Living in Space Travelling Exhibit

Living in Space

Note: The "Living in Space" travelling exhibit calendar is currently full.


  • to
    Manitoba Museum, Winnipeg, Manitoba
    Website: Manitoba Museum

Be part of the adventure and learn how to adapt to the rigours of daily life in space for months at a time on board the International Space Station (ISS).

Discover how astronauts in the weightless environment work, entertain themselves and tackle such basics as personal hygiene, eating and sleeping among the stars.

Become inspired by the engineering of this space station that sustains life and Canadian scientific experiments that reap a myriad of benefits.

This modular, highly interactive exhibit incorporates multimedia with various objects, replicas and components used daily by astronauts during a mission to present the technical, psychological and physical challenges of life in space.

Experience the extreme conditions on board the ISS—an incredible ecosystem in itself. So, are you up for the challenge?

Living in Space is a bilingual interactive exhibition that explores the challenges of daily life in space.

It provides a novel opportunity for visitors to discover how astronauts work, entertain themselves and tackle basic tasks like eating, sleeping and personal hygiene in a weightless environment.

This exhibition offers an immersive learning environment that is designed to inspire and ignite an interest among Canadian youth in the sciences, engineering and technology.

Highlights of Living in Space include a robotics simulator, an electronic touch table, and a collection of unique space artefacts contributed by our Canadian astronauts.

  • The robotics simulator is a simplified version of the training simulator astronauts use to practice operations with robots in space like Canadarm2. Visitors will have the opportunity to perform their own space robotics operations and understand the complexity behind "cosmic catches."
  • With the help of the touch table, visitors will learn and experience important aspects of mealtime in a simulated microgravity environment as they become familiar with the intriguing restrictions and challenges associated with eating in space.
  • One of the unique pieces included in Living in Space is the "space guitar." Canadian Astronaut Chris Hadfield brought it aboard the MIR Space Station in 1995 as a gift to the Russian Cosmonauts.

The Canada Aviation and Space Museum in Ottawa will host a permanent version of the exhibition, while another version will travel to science centres and museums across Canada. The Living in Space exhibition will be offered free of charge for visitors as access will be included in the host science centre or museum's general entrance fee.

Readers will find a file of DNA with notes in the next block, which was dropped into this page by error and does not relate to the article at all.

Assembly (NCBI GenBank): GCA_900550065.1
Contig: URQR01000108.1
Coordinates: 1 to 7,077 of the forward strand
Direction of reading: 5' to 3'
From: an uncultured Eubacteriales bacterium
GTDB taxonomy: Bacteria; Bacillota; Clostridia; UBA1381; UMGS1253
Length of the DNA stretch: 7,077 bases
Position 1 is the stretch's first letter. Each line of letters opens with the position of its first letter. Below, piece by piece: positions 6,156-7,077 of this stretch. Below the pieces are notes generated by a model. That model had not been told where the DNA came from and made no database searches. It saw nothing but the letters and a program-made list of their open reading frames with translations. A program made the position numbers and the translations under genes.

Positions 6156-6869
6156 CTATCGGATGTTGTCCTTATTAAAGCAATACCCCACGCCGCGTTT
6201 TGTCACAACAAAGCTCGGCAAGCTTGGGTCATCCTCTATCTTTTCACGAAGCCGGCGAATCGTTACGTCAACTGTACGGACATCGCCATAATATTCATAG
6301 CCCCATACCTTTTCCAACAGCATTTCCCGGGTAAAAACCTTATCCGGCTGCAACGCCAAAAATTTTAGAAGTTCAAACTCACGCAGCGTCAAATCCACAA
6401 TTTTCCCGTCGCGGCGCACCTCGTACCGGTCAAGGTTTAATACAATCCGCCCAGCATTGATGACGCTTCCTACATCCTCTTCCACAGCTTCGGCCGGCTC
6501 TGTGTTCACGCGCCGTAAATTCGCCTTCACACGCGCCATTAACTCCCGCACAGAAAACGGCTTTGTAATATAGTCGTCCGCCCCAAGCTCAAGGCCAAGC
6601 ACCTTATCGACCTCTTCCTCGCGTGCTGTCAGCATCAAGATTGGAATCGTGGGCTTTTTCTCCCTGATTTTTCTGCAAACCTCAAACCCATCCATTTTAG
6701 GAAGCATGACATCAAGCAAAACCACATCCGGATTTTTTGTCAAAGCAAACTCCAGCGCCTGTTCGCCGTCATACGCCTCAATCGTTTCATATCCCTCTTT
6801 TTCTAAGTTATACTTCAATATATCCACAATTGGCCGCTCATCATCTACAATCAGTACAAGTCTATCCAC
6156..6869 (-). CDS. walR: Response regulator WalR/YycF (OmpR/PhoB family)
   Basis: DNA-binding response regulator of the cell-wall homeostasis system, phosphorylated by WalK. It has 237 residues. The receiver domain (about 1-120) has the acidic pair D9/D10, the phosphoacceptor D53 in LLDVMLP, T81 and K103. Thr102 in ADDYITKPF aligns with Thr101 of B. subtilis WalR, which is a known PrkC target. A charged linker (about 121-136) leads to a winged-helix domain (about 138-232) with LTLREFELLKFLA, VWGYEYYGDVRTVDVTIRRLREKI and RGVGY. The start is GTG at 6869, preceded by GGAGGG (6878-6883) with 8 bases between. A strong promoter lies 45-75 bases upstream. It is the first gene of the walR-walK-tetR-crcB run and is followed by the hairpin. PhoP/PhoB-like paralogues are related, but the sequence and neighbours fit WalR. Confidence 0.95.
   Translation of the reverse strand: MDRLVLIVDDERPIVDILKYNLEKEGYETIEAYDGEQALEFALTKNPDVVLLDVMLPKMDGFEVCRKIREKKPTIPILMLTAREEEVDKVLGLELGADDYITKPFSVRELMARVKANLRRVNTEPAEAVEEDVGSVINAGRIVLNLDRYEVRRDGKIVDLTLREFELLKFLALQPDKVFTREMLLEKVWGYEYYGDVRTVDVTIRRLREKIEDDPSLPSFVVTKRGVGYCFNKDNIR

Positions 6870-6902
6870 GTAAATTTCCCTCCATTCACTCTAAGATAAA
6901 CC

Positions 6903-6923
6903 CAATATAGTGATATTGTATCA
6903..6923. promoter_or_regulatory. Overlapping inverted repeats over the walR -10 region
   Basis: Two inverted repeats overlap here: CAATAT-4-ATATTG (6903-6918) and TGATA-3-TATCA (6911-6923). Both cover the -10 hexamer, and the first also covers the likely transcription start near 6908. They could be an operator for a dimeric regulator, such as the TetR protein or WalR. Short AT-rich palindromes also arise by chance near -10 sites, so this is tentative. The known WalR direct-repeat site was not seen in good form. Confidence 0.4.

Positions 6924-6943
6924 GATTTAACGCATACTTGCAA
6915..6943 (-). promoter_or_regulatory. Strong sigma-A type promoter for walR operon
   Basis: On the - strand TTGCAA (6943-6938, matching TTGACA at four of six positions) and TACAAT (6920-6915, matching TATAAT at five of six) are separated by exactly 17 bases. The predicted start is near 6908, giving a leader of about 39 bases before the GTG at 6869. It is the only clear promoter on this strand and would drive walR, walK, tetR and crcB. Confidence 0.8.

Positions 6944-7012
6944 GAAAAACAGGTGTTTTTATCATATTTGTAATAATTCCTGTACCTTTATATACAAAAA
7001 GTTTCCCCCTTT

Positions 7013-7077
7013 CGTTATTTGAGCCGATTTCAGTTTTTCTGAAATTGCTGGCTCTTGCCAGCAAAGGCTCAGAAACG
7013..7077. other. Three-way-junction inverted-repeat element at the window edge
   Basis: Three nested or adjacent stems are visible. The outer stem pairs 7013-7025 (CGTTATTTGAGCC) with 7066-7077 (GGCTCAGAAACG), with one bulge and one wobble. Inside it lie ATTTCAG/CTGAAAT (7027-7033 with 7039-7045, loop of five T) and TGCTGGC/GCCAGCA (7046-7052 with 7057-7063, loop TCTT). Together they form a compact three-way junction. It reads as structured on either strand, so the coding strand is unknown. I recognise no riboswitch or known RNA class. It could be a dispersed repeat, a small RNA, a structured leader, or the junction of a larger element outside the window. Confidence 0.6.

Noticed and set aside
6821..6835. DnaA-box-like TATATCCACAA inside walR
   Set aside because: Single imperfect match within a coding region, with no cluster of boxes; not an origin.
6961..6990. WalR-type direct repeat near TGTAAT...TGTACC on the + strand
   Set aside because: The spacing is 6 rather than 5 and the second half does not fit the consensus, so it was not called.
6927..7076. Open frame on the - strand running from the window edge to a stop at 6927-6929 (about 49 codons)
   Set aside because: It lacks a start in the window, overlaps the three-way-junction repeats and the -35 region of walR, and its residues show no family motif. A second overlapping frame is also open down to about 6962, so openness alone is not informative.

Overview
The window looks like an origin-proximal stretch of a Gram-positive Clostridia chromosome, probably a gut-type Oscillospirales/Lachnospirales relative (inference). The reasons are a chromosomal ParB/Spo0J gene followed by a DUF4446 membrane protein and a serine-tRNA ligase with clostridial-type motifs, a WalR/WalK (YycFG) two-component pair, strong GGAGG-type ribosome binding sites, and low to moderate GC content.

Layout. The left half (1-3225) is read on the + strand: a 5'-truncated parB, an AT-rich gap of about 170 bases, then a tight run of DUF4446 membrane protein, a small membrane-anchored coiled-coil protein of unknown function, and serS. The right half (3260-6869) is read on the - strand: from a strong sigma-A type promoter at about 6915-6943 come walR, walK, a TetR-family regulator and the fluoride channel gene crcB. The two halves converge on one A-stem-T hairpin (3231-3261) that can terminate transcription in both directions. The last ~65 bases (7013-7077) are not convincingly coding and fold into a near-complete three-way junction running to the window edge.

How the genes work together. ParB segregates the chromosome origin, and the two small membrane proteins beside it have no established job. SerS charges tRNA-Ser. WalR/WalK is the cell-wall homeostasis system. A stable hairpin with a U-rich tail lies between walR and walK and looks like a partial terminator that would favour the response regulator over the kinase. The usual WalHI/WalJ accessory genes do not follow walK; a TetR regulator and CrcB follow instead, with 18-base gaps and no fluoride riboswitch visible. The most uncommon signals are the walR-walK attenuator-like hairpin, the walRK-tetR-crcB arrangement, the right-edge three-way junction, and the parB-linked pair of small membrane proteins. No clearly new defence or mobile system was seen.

The Living in Space exhibition was developed as part of the Canadian Space Agency's (CSA) travelling exhibitions program. Since 2008, the Agency has funded the development and transport of travelling exhibitions, lending them for periods of up to 3-months to Canadian science centres and museums. This exhibition program is a critical undertaking in the CSA's national awareness and learning campaign which reaches out to Canadians in their own communities to raise an interest among youth to pursue studies in the sciences, engineering and technology.

Videos of Living in Space Exhibition

Videos of Living in Space Exhibition

Chris Hadfield

Chris Hadfield

Images: robotics simulator/touch table/space guitar
Perspective of the exhibit

Perspective of the "Living In Space" exhibit. (Credit: Canadian Space Agency)

Technical specifications

  • Exhibit Area: Between 150 m2 and 165 m2, height: 3.048 m (between 1,614.59 and 1,776.05 sq. ft., height: 10 ft.)
  • Electrical supply: The exhibit requires seven separate 15 amp circuits plus two 20 amp each for the sphere
  • Time required for assembly: 14 days
  • Time required for disassembly: 10 days
  • Optimal visitor capacity: 60
  • The content is presented in English and in French.

Setup conditions

This exhibit is offered on a turnkey basis with all related costs (transport, assembly and disassembly) defrayed by the CSA. However, it is the exhibitor's responsibility to protect the exhibit from any risk of damage while it is in the exhibitor's possession and under its control. The exhibitor shall provide evidence satisfactory to the CSA of such insurance coverage.

No additional fees may be charged for public access to this exhibit. Access for disabled persons must be provided.


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